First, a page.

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When it comes to choosing the best web development language for your website, it’s important to remember that there is no single best language.

Instead, a web developer will choose the option that best suits your project, based on the specific functionality or features you want. Which programming languages are most likely to come up in conversation?

An earlier post in this series, “What is Web Development,” described the three parts of web development: client-side scripting, which is a program that runs in a user’s web browser; server-side scripting, which runs on the web server; and database technology, which manages all the information on the server that supports a website.

While there are a couple of basic languages in common use, other languages are used specifically for client-side scripting or server-side scripting.  Here is an overview of the more popular web development languages in use by the industry today.

Basic web development languages

HTML and CSS are the two most basic web development languages, and are used to build nearly all webpages on the Internet.


HTML is the standardized markup language that structures and formats content on the web. Page elements like the titles, headings, text and links are included in the HTML document. It is one of the core technologies in use on the Internet and serves as the backbone of all webpages.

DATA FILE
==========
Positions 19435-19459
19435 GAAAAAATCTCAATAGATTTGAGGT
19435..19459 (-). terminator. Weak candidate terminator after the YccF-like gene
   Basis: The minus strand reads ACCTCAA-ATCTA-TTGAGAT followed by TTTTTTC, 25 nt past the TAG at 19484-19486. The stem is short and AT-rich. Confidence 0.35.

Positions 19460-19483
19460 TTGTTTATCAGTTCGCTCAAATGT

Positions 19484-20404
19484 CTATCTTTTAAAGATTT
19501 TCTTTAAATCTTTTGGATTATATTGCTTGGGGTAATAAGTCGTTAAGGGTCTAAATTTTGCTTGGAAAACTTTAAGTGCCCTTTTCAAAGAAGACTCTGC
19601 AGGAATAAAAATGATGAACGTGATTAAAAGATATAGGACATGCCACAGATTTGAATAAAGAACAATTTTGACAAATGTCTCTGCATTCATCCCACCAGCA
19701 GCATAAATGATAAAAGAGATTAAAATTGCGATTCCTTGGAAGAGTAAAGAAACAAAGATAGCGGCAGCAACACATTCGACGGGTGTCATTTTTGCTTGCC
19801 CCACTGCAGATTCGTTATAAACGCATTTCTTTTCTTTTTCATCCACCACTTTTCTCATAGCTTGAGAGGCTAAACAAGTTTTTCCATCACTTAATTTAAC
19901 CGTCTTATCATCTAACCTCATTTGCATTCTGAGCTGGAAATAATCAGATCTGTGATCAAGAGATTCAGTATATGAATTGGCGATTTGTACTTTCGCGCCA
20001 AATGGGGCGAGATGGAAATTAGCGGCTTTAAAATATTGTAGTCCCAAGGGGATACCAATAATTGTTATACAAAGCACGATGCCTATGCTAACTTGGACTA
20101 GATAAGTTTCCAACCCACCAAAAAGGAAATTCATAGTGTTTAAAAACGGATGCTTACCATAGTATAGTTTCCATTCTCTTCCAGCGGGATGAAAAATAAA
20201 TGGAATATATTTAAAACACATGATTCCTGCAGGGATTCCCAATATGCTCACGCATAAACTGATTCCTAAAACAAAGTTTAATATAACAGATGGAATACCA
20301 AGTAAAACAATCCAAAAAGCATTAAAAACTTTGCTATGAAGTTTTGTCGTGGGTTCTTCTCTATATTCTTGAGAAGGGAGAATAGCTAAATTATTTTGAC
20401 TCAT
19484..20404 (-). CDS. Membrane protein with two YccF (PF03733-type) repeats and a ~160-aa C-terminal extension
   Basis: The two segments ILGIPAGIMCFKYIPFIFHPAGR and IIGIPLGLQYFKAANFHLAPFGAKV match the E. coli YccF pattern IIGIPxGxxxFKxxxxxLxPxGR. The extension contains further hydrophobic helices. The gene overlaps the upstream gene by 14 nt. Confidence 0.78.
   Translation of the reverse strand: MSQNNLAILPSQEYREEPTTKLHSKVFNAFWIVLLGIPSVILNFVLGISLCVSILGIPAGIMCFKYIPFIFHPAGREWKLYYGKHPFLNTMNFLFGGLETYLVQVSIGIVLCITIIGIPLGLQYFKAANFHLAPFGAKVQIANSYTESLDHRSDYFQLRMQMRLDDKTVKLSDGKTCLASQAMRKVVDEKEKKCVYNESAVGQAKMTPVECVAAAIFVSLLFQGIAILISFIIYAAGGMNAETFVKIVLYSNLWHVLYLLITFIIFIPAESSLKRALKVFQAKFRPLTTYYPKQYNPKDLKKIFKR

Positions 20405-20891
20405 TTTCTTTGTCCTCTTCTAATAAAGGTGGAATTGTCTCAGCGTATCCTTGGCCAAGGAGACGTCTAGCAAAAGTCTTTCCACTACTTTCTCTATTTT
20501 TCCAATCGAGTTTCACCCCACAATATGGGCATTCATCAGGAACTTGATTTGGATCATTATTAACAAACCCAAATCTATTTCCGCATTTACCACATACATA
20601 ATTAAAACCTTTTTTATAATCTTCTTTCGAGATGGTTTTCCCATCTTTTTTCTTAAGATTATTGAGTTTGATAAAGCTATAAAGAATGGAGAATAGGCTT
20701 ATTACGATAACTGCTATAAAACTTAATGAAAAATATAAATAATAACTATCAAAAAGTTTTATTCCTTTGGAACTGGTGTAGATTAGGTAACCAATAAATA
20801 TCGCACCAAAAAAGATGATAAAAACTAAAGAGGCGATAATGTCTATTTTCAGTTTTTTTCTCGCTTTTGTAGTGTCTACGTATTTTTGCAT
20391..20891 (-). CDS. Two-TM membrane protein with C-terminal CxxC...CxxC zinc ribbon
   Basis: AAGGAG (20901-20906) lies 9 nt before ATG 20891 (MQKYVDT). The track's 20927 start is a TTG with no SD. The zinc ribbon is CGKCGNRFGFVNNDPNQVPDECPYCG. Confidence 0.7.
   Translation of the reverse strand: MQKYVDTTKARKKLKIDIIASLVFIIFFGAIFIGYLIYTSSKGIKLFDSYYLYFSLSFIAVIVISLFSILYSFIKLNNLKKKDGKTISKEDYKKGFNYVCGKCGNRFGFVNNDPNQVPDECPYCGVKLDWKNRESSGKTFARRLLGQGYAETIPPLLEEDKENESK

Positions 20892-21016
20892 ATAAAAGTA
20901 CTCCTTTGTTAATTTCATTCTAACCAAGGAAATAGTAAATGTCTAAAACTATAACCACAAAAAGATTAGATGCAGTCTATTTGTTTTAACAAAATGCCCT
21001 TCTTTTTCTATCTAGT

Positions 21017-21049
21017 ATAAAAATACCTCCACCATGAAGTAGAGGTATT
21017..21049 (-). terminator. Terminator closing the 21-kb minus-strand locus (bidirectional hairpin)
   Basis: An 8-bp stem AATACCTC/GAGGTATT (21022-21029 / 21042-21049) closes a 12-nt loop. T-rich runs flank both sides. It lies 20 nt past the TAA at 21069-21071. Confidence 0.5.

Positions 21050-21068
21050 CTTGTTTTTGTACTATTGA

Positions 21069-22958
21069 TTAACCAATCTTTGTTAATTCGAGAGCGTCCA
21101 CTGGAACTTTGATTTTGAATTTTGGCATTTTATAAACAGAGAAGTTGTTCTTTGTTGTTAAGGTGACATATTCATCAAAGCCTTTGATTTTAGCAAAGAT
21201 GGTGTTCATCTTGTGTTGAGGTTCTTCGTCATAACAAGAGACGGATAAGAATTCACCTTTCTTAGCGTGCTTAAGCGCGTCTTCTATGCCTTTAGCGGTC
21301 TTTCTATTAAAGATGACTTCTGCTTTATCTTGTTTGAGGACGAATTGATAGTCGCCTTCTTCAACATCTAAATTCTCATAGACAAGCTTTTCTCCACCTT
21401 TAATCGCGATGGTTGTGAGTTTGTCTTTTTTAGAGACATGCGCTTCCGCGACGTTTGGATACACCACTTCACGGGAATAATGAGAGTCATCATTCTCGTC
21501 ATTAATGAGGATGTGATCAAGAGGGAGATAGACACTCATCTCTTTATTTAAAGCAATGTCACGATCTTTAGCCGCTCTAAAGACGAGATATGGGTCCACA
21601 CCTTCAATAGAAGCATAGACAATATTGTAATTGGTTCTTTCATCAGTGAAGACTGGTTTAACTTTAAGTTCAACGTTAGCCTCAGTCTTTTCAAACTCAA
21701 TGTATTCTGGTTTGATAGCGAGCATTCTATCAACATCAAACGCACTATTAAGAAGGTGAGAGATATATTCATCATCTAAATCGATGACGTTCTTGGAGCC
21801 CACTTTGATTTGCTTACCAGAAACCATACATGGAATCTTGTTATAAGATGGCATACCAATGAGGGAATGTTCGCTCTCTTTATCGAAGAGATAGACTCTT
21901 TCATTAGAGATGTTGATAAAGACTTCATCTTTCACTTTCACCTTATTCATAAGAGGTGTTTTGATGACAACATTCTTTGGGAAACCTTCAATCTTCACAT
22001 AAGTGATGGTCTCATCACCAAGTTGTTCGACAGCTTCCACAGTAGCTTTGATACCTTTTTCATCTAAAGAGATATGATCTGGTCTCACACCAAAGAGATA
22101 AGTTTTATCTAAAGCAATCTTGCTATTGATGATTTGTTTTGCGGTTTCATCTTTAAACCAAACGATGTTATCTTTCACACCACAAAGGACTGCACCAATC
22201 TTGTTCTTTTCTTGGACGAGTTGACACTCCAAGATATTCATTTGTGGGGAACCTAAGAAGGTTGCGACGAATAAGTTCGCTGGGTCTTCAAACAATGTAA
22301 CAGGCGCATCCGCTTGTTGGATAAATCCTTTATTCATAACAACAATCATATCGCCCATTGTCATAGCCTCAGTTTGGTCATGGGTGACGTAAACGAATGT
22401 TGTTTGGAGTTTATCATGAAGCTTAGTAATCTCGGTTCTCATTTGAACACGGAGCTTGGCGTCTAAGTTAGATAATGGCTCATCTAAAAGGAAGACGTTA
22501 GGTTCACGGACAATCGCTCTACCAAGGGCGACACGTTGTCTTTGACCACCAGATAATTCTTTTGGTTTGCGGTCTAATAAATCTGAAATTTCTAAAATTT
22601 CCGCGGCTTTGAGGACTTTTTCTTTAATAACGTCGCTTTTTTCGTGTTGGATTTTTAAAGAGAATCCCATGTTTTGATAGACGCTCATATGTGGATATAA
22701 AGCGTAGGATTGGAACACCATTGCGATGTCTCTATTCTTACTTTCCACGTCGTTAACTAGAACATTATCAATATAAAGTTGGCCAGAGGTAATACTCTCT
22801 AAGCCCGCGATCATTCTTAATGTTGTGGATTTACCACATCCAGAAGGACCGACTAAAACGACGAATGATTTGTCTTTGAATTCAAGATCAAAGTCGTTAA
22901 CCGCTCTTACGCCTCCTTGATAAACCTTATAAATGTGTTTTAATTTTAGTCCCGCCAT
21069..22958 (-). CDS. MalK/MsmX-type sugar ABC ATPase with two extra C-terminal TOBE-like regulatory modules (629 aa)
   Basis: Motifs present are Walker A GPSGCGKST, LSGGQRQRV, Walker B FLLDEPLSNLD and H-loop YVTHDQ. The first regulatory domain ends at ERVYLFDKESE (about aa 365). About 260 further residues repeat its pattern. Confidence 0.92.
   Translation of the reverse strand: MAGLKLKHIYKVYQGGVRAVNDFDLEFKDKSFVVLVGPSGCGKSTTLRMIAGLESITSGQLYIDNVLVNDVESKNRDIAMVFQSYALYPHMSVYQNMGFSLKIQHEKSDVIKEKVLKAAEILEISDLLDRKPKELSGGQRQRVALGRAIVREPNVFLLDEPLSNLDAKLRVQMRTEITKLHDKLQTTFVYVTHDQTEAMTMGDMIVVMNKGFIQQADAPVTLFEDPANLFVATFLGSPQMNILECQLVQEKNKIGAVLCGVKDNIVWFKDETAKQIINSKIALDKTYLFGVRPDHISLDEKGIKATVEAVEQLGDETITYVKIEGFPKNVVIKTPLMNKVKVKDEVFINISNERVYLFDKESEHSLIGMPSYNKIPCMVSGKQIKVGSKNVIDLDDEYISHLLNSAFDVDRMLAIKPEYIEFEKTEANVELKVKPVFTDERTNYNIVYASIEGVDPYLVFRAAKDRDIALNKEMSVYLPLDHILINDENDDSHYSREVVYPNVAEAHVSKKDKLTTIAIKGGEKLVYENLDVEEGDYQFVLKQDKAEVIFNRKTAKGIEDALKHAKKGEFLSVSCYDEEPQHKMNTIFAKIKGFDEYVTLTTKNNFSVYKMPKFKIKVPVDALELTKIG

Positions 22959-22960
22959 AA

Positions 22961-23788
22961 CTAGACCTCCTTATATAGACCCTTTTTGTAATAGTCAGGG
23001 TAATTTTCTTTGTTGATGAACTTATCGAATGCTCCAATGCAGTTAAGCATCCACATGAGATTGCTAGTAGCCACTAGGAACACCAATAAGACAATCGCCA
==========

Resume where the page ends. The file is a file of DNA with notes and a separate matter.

CSS (Cascading Style Sheets) is a style-sheet language that basically allows web developers to “set it and forget it.” Paired with HTML, CSS allows a programmer to define the look and format of multiple webpages at once; elements like color, layout and fonts are specified in one file that’s kept separate from the core code of the webpage.

These two languages provide the basic structure and style information used to create a static webpage — a page that looks the same to everyone who visits it. Many webpages now are dynamic webpages, which are slightly tailored to each new visitor. To create these more complex webpages, you need to add more advanced client-side and server-side scripting.

Client-side scripting

Client-side scripting — which includes HTML and CSS — is any code that runs within a web browser. This means that the web browser temporarily downloads all the files from a web server and, in turn, displays a static web page; you would be able to view these files even if you lost your Internet connection (as long as you left your web browser open). JavaScript and ActionScript are the two most commonly used client-side scripts.